PARIS -- Renault-Nissan will begin hiring at least 300 tech experts this month, joining other automakers in trying to lure staff away from Silicon Valley.
Most recruits will be software engineers with experience in vehicle connectivity and mobility services, a category that includes car-sharing, the alliance said. They will join a team led by Ogi Redzic, an executive from Nokia Oyj's former HERE maps unit hired in January to lead Renault-Nissan's connected-cars initiative.
The move is part of a broader auto-industry push for technology experts to compete with the likes of Uber Technologies, Google and Apple.
Last week, Porsche said it had created a digital unit to seek technology partners and products, while Volkswagen Group's trucks business said it was enlarging its digital division. Ford Motor Co. created a new unit this year called Ford Smart Mobility.
"We are in a global war for talent," Renault-Nissan spokeswoman Rachel Konrad said.
Automakers are also investing in startups: General Motors Co. owns part of Uber competitor Lyft and bought the self-driving software maker Cruise Automation in March. PSA Group acquired a stake in car-sharing company Koolicar, then announced 100 million euros ($111 million) of mobility-services venture capital investments in April.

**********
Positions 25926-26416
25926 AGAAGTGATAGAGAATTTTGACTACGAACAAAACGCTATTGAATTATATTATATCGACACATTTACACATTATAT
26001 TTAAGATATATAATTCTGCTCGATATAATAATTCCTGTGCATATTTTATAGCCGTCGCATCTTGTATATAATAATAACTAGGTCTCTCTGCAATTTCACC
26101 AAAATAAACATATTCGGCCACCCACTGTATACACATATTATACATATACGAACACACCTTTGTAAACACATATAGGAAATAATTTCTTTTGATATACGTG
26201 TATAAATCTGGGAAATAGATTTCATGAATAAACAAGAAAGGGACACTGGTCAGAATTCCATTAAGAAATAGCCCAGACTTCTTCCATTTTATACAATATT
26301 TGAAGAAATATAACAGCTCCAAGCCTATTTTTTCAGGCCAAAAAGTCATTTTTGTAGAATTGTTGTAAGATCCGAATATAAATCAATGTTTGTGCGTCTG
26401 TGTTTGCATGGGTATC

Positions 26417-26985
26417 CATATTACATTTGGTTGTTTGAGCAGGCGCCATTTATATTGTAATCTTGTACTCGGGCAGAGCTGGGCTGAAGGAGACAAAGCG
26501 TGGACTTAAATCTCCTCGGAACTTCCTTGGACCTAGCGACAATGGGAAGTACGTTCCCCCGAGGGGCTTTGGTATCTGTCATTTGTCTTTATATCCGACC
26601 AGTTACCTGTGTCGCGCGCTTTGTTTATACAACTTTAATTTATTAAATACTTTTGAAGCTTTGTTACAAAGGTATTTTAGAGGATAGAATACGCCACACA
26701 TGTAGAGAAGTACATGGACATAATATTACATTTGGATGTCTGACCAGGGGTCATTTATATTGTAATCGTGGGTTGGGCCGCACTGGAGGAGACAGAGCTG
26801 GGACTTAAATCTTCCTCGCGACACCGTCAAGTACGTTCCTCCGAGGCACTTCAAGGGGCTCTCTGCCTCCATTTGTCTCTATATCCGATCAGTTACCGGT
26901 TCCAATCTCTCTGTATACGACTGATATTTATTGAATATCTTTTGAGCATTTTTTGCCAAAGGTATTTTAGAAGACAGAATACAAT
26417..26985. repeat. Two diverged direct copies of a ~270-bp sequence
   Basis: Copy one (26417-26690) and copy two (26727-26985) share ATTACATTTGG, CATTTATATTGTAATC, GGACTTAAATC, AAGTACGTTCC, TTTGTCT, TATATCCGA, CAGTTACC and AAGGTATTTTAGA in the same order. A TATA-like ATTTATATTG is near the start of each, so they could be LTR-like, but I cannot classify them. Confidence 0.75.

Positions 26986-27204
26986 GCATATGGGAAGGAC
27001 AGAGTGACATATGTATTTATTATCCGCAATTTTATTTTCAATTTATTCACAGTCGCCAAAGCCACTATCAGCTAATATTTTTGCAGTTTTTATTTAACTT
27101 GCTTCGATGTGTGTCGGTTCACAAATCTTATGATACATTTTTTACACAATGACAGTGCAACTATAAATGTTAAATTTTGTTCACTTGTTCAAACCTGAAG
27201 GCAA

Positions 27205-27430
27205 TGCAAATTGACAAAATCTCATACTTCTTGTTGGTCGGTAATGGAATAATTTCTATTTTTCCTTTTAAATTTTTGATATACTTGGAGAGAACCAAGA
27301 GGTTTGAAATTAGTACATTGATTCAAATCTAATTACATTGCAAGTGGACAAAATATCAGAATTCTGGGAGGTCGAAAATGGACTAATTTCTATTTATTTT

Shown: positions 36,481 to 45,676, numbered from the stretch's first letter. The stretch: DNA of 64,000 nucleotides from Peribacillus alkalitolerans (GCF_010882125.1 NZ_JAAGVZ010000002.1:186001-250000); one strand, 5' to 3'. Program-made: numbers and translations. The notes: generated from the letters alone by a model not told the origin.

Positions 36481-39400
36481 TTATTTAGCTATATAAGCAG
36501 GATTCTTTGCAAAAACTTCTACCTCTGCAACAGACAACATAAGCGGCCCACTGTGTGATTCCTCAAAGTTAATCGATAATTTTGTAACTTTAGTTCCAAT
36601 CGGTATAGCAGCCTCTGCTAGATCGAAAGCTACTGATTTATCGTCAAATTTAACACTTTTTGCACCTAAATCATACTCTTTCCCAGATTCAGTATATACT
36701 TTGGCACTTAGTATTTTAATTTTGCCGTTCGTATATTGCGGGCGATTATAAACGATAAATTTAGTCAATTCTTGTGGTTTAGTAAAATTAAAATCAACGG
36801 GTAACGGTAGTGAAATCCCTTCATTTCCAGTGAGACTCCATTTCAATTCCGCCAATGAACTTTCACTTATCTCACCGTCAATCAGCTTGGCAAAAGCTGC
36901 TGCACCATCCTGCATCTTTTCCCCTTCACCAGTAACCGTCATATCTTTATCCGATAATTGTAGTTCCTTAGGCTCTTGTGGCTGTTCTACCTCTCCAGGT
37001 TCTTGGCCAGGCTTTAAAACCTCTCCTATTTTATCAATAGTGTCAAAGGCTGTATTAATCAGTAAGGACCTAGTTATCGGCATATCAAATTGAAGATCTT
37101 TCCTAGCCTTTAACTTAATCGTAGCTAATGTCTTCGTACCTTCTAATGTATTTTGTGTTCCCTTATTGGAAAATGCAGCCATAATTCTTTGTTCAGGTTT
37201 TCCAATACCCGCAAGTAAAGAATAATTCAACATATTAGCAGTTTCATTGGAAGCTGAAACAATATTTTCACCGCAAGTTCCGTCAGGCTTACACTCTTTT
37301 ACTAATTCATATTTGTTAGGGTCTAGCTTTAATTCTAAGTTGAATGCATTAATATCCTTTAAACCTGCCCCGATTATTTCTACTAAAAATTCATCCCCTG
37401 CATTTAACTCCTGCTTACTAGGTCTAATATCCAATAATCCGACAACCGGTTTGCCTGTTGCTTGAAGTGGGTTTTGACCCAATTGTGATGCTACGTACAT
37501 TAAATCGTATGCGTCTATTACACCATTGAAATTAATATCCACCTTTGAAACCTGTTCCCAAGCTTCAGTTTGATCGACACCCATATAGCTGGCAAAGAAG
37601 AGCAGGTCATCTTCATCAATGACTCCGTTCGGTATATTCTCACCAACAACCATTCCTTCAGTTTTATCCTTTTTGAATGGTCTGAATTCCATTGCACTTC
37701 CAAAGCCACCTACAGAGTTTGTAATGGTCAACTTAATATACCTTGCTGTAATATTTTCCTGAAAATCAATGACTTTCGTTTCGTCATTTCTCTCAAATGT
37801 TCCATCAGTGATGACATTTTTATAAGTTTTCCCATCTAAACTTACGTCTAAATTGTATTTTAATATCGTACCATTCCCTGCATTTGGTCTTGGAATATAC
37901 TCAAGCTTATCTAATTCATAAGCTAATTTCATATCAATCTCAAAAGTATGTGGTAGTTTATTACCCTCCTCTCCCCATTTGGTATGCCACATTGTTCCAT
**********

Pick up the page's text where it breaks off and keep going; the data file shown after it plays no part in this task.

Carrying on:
Renault-Nissan's autonomous goal
The new Renault-Nissan unit will help the alliance meet its goal of introducing more than 10 models with autonomous-driving features by 2020. The team will be mostly split between Renault and Nissan research and development centers in Guyancourt, France, near Paris, and Atsugi, Japan.
Redzic worked at the Navteq online maps division that became HERE and left the mapmaker after a consortium of BMW Group, Mercedes-Benz and Audi bought the business.